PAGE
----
The Highlander's Camry-based unibody structure features fully-independent strut suspension and high levels of passive and active safety equipment. Its structure is designed to protect occupants by controlled deformation and energy absorption in a crash, and seven airbags - dual front, front seat-mounted side, driver's knee, and full-length head curtain with a rollover-sensing feature - are standard. So is the "Star Safety System", which includes enhanced Vehicle Stability Control (VSC), traction control (TRAC), antilock braking (ABS), electronic brake force distribution (EBD), and brake assist (BA) systems. Electric power steering allows the steering system to be integrated into other vehicle control systems for improved driver control in emergency situations.

Inside, changes are the most noticeable and notable. For a start, with increased length and width there is much greater space. A steering wheel that is both tilt- and telescope-adjustable and Optitron backlit instruments help to improve the driver's experience, but passengers are certainly not forgotten. The "Center Stow" (tm) second-row seat, standard in all grades, is especially interesting. It consists of a console that can either be fitted between the second-row captain's chairs or stowed easily and conveniently under the front console. When it's placed between the second-row seats, the front storage space is available for other uses. The standard third row can fold flat into the floor for cargo use, and the second-row seats are designed for easy third-row access.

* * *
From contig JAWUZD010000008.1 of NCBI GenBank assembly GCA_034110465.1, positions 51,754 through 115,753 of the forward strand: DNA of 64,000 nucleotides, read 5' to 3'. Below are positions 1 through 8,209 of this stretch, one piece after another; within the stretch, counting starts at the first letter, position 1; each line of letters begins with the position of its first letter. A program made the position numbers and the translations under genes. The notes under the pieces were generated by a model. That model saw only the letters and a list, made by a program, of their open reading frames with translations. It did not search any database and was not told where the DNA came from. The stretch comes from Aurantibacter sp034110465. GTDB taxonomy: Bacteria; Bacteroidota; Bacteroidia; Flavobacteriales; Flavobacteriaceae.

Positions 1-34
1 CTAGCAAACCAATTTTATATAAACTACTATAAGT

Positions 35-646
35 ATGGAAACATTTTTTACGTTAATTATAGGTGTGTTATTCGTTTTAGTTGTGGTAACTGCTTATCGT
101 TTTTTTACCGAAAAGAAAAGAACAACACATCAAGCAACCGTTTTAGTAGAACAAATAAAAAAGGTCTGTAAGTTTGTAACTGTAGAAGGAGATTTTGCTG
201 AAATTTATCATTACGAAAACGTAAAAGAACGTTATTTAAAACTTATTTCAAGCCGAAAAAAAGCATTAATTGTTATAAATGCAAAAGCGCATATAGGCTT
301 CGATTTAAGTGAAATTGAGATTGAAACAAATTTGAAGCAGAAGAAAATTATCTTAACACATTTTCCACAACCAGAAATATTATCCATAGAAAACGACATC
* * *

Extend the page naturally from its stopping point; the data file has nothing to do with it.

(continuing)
I had the opportunity to sample both gas and hybrid versions of the new Highlander during a recent press preview in Stevenson, Washington, on the north bank of the Columbia River about 30 miles east of Portland, Oregon. The drive route included highways and byways in Southern Washington, and even a section of well-maintained dirt road. I started in a Sport model, then drove a Limited, and finally had a short stint in a Hybrid.

I was most impressed by the Sport, and by its suspension in particular. A bit firmer than the base and Limited grades, it was still comfortable but had noticeably less body roll when cornering. Both versions were commendably quiet. I drove the short dirt section in the Limited, and it was comfortable and capable. No, this was not serious off-road activity by any means - any car with reasonable clearance would have had no problem on that road, and many improved dirt roads are actually smoother than what passes for pavement in many parts of the country. If you want a midsize Toyota SUV with serious off-road ability, a 4Runner or FJ Cruiser is a much better choice. The Highlander excels at its intended mission, a right-sized family carryall made for the everyday world. Strong, smooth power is available from the new engine, for effortless driving in all real-world conditions.

After the main ride and drive, I went for a short drive in a Hybrid. Although it has the 270 horsepower rating as the gas version, the power is delivered very differently, and because of the hybrid system there is an extra 300 pounds of weight compared to a similar gasoline model. "Performance" for hybrid buyers means fuel economy more than acceleration, and with EPA estimates of 27 mpg city and 25 highway it will best the 4WD gas model's 17/23. As with other Toyota hybrids, it's extremely quiet and refined, and the hybrid system hardware has a minimal impact on interior space.

With its new style and increased interior space, power, and capability, the second-generation Toyota Highlander will force its competitors to play catch-up again.